Updated: Jan 3, 2020
Written by: Evan Goodfellow
In order to stand out from the plethora of companies and products, companies are beginning to put social issues front and center with their products in the background as a way to attract customers.
Campaigns we Care About
In a recent article entitled Brands with Purpose: The Role of Insight in Creating Campaigns we Really Care About by Emma Muckersie, the author writes how brand marketing is starting to shift. In the past, companies would place the product at the center of the campaign, but now they are starting to place causes front and center and the product in the background. By causes, we mean tackling some injustice that exists in the world. Muckersie states that “in these campaigns, insight plays a central role.” Whether it be a marketing campaign, or gathering information regarding creating a new product or service or measuring a current product or service, online communities can be a crucial way to ensure that a business is not guessing about what its customers want.
The article uses the brand, Always, as a prime example of attempting to tackle a cause that their customers can deeply relate to. Last year Always created a brand campaign entitled ‘Our Epic Battle: Like a Girl’ which sought to tackle gender stereotypes with the goal to boost girls confidence during their all-important teenage years. But why focus on confidence levels in early teens? They chose this battle because they found that over 50% of women said they experienced a decline in confidence during puberty. By finding out the struggle faced with their clientele, they are creating a campaign which their customers have experienced and identify with, and by helping the younger generation, they gain the support of customers.
Like A Girl Campaign
Muckersie explores how Always has set forth to expand their campaign. The first commercial in the Always campaign put the spotlight on the phrase, ‘Like a Girl.’ The advertisement looked at how the term ‘Like a Girl’ came to be a derogatory term and encouraged girls to reclaim the term in a positive way. The campaign was a sustained effort and has seen the release of a second advertisement released last month which looks at how emojis stereotype. In the ad, one girl points out: “there are no girls in the profession emojis- unless you count being a bride a profession.” The brand has begun expanding their campaign to include a seminar entitled, #LIKEAGIRL Confidence Summit. They have also worked with schools and teachers to bring the training to schools and they partnered with TED to do a series of educational videos on the subject.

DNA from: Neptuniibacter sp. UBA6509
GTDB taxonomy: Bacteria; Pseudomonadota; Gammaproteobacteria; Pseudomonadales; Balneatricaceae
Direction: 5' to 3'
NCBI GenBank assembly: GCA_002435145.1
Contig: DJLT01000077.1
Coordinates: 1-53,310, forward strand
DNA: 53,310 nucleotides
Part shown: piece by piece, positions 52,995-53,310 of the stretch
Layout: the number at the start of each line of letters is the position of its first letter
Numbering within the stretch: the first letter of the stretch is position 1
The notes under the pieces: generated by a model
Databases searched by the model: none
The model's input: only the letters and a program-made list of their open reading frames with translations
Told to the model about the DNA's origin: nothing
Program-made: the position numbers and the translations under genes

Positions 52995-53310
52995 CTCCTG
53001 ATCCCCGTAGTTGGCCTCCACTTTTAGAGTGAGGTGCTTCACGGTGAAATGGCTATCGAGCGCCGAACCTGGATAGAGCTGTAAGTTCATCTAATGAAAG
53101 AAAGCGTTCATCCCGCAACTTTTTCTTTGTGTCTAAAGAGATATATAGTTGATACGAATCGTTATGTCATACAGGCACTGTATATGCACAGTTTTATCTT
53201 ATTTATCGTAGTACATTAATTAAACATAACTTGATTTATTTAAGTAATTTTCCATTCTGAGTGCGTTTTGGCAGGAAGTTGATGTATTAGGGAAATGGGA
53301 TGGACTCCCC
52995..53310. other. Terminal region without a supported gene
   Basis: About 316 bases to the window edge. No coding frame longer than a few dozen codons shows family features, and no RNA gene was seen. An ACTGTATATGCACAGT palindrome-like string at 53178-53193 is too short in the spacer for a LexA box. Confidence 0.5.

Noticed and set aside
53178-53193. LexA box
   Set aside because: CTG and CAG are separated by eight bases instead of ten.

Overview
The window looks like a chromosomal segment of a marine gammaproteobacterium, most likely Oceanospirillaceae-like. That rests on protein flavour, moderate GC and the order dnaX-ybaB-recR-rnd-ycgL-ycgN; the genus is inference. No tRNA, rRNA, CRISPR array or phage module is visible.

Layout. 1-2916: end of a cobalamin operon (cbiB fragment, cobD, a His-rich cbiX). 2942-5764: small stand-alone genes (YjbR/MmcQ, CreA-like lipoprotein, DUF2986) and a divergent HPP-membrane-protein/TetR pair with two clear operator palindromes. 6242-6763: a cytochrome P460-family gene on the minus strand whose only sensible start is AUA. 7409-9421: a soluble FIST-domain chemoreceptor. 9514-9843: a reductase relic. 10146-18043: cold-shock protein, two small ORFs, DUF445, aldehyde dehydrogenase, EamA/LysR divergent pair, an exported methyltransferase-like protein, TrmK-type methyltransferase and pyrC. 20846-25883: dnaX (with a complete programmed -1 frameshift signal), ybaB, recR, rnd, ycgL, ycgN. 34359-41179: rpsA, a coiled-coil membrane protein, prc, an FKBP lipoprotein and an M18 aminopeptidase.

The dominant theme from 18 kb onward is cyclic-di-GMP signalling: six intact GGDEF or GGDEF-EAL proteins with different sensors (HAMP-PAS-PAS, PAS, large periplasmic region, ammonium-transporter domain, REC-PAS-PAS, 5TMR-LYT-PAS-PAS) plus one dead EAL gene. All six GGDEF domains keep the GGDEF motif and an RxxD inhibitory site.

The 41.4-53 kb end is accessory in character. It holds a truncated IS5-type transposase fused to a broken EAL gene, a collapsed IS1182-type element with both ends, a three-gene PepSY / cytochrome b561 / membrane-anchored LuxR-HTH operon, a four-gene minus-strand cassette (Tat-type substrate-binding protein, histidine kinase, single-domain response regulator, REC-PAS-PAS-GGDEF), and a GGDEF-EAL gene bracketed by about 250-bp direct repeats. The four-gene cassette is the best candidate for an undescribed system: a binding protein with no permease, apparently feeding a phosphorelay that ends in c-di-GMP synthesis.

Always is not the first to champion this kind of marketing. We previously wrote about Dove’s Real Beauty campaign which showed how women often view themselves as being a less beautiful version of who they are. Dove sought to help women see themselves as the true beauty they are, and the results were tremendous. Their first advertisement that tackled this problem came to be one of the most watched advertisements in history. Muckersie goes on to mention in her article that other brands that have done the same, “For International Women’s Day, Fairy dropped the ‘y’ and temporarily rebranded as ‘Fair’ to start a conversation about the fair division of housework between men and women. Ariel launched its ‘Share the Load’ campaign to do the same and this month Ben and Jerry’s launched ‘Don’t Get Frozen Out’, a campaign designed to ensure young Londoners register to vote ahead of the Mayoralty election.” This idea of championing a cause when done right can lead to an organic reach not seen in traditional marketing campaigns. This organic reach can include the ad going viral and causing individuals to discuss the topic with friends and family.
Campaigns such as Dove, “Like a Girl,” “Don’t Get Frozen Out,” are all based on insights that have deep emotional responses within the target audience. Muckersie states, “Always recognized that girls’ confidence plummets during puberty, Fairy identified that on average women in the UK still spend 117 more minutes a day on housework than men. Ben and Jerry’s noticed that only 1 in 5 eligible Londoners are actually registered to vote.” By tapping into these insights brands has resulted in much needed attention on challenges that people face and to start making a positive difference regardless of the motive behind it. The benefit for companies is that they receive high impact, high reach campaigns with the core target audience, states Muckersie. She goes on to say that high impact is achieved because a consumer is more likely to identify with a brand that champions their cause than a company that is just simply trying to sell a product. The campaign receives high reach as individuals share and talk about the advertisement and events that center around this cause.
Creating a Dialogue
But how does a company begin to find common struggles that is shared by their customer base? A campaign like this has to be done through direct dialogue with a company’s customers. They need to find out what struggles their customers share in common, as well as whether picking up that challenge will be seen as something the customer will herald and champion as a good cause to get behind. A qualitative online research community provides a company the ability to hear from their customers concerning the cares and challenges that they face, as well as provide a place to test marketing campaigns and concepts with a sample group before investing large amounts of time and energy.
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